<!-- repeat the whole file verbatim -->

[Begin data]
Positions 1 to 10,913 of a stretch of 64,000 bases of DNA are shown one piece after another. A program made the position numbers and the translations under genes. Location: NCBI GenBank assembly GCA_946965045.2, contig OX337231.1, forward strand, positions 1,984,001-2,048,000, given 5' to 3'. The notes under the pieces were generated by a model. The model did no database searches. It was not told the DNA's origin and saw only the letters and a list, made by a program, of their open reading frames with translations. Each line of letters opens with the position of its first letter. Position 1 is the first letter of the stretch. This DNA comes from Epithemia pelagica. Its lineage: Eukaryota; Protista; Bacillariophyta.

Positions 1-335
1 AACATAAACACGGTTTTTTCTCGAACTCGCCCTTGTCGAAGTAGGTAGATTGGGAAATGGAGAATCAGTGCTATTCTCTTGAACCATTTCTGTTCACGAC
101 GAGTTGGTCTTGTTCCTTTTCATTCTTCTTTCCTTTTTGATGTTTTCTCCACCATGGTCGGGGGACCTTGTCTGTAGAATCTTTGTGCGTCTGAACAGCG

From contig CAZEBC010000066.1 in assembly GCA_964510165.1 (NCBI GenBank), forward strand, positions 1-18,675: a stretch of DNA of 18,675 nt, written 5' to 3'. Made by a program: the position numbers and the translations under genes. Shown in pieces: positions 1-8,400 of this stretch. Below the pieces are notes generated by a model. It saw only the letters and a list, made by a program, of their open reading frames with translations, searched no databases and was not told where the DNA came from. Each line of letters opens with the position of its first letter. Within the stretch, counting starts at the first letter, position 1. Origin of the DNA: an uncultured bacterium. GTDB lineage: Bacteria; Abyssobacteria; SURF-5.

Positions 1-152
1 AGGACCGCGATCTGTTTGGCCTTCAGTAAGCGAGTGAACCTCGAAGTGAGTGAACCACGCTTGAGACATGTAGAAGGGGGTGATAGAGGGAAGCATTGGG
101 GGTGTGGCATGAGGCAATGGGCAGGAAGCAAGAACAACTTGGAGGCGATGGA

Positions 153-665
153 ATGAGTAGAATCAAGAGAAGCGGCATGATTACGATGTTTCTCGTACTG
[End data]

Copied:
Positions 1 to 10,913 of a stretch of 64,000 bases of DNA are shown one piece after another. A program made the position numbers and the translations under genes. Location: NCBI GenBank assembly GCA_946965045.2, contig OX337231.1, forward strand, positions 1,984,001-2,048,000, given 5' to 3'. The notes under the pieces were generated by a model. The model did no database searches. It was not told the DNA's origin and saw only the letters and a list, made by a program, of their open reading frames with translations. Each line of letters opens with the position of its first letter. Position 1 is the first letter of the stretch. This DNA comes from Epithemia pelagica. Its lineage: Eukaryota; Protista; Bacillariophyta.

Positions 1-335
1 AACATAAACACGGTTTTTTCTCGAACTCGCCCTTGTCGAAGTAGGTAGATTGGGAAATGGAGAATCAGTGCTATTCTCTTGAACCATTTCTGTTCACGAC
101 GAGTTGGTCTTGTTCCTTTTCATTCTTCTTTCCTTTTTGATGTTTTCTCCACCATGGTCGGGGGACCTTGTCTGTAGAATCTTTGTGCGTCTGAACAGCG

From contig CAZEBC010000066.1 in assembly GCA_964510165.1 (NCBI GenBank), forward strand, positions 1-18,675: a stretch of DNA of 18,675 nt, written 5' to 3'. Made by a program: the position numbers and the translations under genes. Shown in pieces: positions 1-8,400 of this stretch. Below the pieces are notes generated by a model. It saw only the letters and a list, made by a program, of their open reading frames with translations, searched no databases and was not told where the DNA came from. Each line of letters opens with the position of its first letter. Within the stretch, counting starts at the first letter, position 1. Origin of the DNA: an uncultured bacterium. GTDB lineage: Bacteria; Abyssobacteria; SURF-5.

Positions 1-152
1 AGGACCGCGATCTGTTTGGCCTTCAGTAAGCGAGTGAACCTCGAAGTGAGTGAACCACGCTTGAGACATGTAGAAGGGGGTGATAGAGGGAAGCATTGGG
101 GGTGTGGCATGAGGCAATGGGCAGGAAGCAAGAACAACTTGGAGGCGATGGA

Positions 153-665
153 ATGAGTAGAATCAAGAGAAGCGGCATGATTACGATGTTTCTCGTACTG